Friday, March 28, 2014

Lab-made mini human to screen drugs, toxins

Illustration of an integrated desktop human testing system.

Led by researchers at the Los Alamos National Laboratory, the Athena project aims to create mini versions of four artificial organs -- liver, lung, heart, and kidney -- that can be connected inside an artificial torso.

Each organ will be about the size of a smartphone screen, according to LANL, and be connected by tubing filled with artificial blood. All together, the Athena "body" should be small enough to sit on a desk. (Full Story)

Also in the Times of India

ATHENA desktop human 'body' could reduce need for animal drug tests

Project leader Rashi Iyer.  LANL photo.

Creating surrogate human organs, coupled with insights from highly sensitive mass spectrometry technologies, a new project is on the brink of revolutionizing the way we screen new drugs and toxic agents.

"There are huge benefits in developing drug and toxicity analysis systems that can mimic the response of actual human organs," said Rashi Iyer, a senior scientist at Los Alamos National Laboratory. (Full Story)

Also in Bio-Medicine, and R&D Magazine

Semiconductor material can be magnetized with light

William Rice holds a crystal of strontium titanate up to the light. LANL photo.

Interest in oxide-based semiconductor electronics has exploded in recent years, fueled largely by the ability to grow atomically precise layers of various oxide materials. One of the most important materials in this burgeoning field is strontium titanate (SrTiO3), a nominally nonmagnetic wide-bandgap semiconductor, and researchers at Los Alamos National Laboratory have found a way to magnetize this material using light, an effect that persists for hours at a time. (Full Story)

Team observe closest milemarker supernova in generation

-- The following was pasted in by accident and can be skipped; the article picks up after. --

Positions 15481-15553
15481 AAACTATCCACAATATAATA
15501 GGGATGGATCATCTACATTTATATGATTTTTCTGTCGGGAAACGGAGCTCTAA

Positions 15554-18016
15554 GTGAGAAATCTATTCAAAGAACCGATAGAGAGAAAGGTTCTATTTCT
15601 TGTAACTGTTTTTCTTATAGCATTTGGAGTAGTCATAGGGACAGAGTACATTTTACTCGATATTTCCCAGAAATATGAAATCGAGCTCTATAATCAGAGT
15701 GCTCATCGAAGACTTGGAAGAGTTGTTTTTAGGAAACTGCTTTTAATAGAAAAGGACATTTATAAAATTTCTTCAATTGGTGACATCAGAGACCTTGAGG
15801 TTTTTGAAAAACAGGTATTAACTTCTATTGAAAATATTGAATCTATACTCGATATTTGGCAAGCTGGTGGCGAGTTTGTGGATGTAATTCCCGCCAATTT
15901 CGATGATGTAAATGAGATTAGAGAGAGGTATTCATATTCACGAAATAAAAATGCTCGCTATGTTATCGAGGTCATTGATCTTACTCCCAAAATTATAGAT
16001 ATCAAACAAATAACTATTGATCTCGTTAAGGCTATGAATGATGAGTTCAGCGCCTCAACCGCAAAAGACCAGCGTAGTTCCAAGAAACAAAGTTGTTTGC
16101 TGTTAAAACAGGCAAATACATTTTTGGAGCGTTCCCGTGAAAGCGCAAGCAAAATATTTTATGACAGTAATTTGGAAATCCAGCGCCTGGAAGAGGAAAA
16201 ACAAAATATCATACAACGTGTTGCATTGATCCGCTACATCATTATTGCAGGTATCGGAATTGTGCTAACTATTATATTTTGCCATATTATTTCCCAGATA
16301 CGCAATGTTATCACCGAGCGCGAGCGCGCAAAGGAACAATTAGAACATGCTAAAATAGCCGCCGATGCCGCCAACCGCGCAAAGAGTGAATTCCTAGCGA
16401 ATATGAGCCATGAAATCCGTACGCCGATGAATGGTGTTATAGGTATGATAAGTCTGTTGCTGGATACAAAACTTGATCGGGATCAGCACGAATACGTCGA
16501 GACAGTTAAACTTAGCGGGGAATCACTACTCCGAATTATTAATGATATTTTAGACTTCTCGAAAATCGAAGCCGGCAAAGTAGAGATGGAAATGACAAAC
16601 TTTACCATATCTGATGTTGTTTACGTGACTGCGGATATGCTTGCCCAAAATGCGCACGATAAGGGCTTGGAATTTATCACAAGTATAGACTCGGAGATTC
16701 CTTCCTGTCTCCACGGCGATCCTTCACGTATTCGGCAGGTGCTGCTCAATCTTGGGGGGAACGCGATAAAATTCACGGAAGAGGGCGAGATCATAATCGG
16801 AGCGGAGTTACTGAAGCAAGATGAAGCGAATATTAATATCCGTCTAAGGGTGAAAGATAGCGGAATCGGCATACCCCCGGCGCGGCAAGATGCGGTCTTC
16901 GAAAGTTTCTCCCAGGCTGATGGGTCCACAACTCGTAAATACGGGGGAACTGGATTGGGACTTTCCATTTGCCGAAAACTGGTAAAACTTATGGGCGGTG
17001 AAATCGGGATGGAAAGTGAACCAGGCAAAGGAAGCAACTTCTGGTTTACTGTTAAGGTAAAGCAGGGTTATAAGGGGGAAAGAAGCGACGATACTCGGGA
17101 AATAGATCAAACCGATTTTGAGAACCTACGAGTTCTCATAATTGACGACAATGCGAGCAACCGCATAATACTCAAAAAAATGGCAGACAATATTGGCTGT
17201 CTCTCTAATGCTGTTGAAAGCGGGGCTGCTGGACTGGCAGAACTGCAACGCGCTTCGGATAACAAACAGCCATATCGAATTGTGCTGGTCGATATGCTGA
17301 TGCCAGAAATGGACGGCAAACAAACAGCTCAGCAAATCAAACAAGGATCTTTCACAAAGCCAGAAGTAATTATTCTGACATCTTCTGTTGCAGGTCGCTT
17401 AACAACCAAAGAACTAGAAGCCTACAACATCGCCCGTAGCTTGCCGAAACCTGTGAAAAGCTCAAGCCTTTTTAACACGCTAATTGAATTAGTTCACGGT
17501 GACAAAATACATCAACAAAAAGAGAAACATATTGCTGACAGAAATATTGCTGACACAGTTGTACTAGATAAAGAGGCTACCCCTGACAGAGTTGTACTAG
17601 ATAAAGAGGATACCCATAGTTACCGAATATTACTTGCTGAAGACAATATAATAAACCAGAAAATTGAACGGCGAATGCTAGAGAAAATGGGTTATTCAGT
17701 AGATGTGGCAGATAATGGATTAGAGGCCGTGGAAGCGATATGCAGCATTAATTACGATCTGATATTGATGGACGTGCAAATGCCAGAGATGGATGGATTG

Close proximity of the supernova helps scientists assess distances. Image from Nanowerk

The team observed the supernova a mere 12 million light years away from Earth. Finding one so close is important because astrophysicists use these stars to map distances in the universe.

The supernova, SN 2014J, was observed through the Intermediate Palomar Transient Factory project, which is a scientific collaboration with California Institute of Technology,  Los Alamos National Laboratory, and others. (Full Story)

It's not easy staying green: Forests and climate change

Frontiers in Science Lecture Series presented by the Los Alamos National Laboratory Fellows featuring Nathan McDowell of Earth Systems Observations Group at Los Alamos National Laboratory.

Climate warming is imposing a threat upon our forests unlike any other they have experienced in thousands of years. Warming dries the forests so that, from the perspective of the trees, even short droughts are severe. No forests appear to be immune to this challenge. (Full Story)

Innovation Summit honors 10 lab-related businesses

Ten New Mexico small businesses participating in projects using either the technical expertise or receiving other assistance from Los Alamos and Sandia are being recognized at the 13th annual Innovation Celebration.

“The technical expertise Los Alamos and Sandia principal investigators provide to small business owners is another example of the vital importance of the national laboratories to the state of New Mexico and small business owners,” said David Pesiri of Los Alamos. (Full Story)

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